Just as water gave life to his career, so will it cure the suffering of Sri Lanka’s poor and needy.
Tapping into Sri Lanka’s salvation
Kamal Dahanayake, a civil engineer and senior project officer in the Sri Lanka Resident Mission, has been absorbed with solving water issues for over 25 years.
It wasn’t even planned, he said. By chance, one of his senior colleagues in the University of Moratuwa, who had joined the National Water Supply and Drainage Board, invited him to visit some of their water projects. “Because of this opportunity, I gained a lot of interest,” he explained. So while in school, Kamal began to focus his research on the water sector, and soon after, he was employed by the same national agency, where he stayed for about seven years.
He also worked for an engineering consultancy for 12 years, though not continuously as he spent some time doing consultant work for ADB and the World Bank. Interestingly enough, his projects under the engineering firm were also mainly for both donor organizations, and throughout this time he coordinated with the water board.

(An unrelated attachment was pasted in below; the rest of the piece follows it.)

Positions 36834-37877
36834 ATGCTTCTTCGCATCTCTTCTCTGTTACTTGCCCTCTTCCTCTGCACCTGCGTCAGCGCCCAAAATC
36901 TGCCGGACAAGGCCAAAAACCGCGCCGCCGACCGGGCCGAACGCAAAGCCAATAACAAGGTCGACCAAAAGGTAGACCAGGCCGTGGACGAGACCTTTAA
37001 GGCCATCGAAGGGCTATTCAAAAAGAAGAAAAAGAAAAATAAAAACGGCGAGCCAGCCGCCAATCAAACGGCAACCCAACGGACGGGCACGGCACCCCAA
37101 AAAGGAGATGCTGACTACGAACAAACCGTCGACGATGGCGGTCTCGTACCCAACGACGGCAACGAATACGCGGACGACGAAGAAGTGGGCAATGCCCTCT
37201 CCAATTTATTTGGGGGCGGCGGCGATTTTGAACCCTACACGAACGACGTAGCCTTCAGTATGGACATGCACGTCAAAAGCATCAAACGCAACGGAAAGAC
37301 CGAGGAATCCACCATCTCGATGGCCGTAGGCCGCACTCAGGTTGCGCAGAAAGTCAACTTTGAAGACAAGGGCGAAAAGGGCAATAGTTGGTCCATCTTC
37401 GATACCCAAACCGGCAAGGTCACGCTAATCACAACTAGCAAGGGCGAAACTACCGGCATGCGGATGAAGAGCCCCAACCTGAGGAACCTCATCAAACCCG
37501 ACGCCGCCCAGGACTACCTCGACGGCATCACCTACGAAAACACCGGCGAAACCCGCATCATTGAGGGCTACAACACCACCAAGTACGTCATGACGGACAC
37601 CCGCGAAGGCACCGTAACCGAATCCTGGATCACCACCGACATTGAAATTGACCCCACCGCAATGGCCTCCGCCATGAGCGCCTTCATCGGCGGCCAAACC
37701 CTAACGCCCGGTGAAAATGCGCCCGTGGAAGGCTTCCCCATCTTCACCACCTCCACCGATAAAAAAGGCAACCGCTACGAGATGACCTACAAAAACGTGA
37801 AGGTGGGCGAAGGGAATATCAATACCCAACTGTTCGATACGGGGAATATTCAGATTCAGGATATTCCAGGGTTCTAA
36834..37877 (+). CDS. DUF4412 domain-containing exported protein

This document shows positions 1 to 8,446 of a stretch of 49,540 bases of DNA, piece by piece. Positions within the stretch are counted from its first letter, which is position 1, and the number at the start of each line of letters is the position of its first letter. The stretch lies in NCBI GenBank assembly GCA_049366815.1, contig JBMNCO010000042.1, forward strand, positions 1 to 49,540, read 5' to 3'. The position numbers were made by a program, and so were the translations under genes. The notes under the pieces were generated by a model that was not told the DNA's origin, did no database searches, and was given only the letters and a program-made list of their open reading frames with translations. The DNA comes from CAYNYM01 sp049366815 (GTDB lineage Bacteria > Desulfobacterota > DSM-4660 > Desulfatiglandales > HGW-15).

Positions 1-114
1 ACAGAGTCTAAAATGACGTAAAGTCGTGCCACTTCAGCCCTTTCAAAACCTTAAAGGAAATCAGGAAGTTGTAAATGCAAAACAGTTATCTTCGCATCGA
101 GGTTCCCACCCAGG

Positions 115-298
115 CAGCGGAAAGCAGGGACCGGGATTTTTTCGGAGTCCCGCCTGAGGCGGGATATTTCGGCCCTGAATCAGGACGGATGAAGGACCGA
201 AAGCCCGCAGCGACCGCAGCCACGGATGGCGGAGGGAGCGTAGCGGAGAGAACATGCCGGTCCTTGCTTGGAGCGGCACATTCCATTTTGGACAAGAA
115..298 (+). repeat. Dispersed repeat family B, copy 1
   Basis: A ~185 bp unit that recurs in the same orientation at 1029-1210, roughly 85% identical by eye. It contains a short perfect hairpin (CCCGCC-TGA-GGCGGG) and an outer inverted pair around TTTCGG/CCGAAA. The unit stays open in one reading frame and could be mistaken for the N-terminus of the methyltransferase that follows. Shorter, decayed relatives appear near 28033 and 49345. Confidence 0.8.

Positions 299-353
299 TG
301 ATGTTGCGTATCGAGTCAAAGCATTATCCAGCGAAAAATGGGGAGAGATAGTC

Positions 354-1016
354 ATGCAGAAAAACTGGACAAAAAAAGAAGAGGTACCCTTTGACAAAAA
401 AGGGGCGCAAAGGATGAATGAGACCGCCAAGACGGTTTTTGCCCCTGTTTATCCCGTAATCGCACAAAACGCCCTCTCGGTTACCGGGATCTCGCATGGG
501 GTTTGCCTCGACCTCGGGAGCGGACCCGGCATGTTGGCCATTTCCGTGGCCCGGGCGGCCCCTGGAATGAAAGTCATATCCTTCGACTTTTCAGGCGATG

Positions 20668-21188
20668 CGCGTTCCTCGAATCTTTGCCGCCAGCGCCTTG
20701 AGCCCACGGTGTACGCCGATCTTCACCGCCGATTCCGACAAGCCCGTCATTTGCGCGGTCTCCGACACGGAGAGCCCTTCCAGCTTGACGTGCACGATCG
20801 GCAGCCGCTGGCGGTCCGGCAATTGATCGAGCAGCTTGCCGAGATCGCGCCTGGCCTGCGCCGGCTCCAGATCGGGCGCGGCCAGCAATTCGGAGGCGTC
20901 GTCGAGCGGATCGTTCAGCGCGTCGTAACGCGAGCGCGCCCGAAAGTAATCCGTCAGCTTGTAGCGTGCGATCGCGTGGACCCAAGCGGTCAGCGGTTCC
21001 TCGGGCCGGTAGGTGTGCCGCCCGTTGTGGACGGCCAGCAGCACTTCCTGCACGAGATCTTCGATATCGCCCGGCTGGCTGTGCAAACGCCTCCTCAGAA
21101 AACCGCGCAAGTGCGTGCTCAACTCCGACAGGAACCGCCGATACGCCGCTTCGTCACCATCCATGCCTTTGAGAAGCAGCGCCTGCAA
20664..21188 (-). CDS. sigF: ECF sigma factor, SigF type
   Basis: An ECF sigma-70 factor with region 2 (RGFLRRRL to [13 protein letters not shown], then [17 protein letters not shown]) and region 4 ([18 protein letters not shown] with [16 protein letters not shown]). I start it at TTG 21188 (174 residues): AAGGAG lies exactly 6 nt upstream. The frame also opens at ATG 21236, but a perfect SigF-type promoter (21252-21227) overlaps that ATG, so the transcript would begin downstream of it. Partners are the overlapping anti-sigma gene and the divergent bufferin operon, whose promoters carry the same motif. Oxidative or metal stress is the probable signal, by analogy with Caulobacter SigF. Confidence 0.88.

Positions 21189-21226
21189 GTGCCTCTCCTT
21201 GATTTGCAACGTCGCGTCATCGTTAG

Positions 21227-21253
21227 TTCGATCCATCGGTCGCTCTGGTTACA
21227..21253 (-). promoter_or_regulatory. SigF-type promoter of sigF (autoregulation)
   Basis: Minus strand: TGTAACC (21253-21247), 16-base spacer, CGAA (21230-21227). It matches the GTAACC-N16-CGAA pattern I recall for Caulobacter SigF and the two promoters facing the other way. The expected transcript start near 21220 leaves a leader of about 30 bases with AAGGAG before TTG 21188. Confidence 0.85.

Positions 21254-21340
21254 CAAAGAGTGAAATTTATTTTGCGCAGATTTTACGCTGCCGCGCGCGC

Not surprising then that with sufficient experience with both government and consultancy work Kamal sought the next step in his career progression. His “ambition” was to join ADB and become part of the financing side helping water solutions happen. “Water,” he reasoned, “is an essential need and without it, people suffer.”
It has been five years since he started working for the resident mission in 2011. As focal for water and urban, his daily tasks involve interacting with partners for projects and supporting new project processing done by a team in headquarters. According to him, despite his still somewhat short stay, he is proud of how he has been able to continue the good work of his predecessors and how he has been able to expand the relationship with the government. This 2018, Kamal is looking forward to increasing the portfolio and doing more urban development projects – not just water – like traffic management, surface drainage, and solid waste management. He said, “With the development of the country, we need better towns and cities that are environment friendly, and have less traffic congestion and good living spaces.”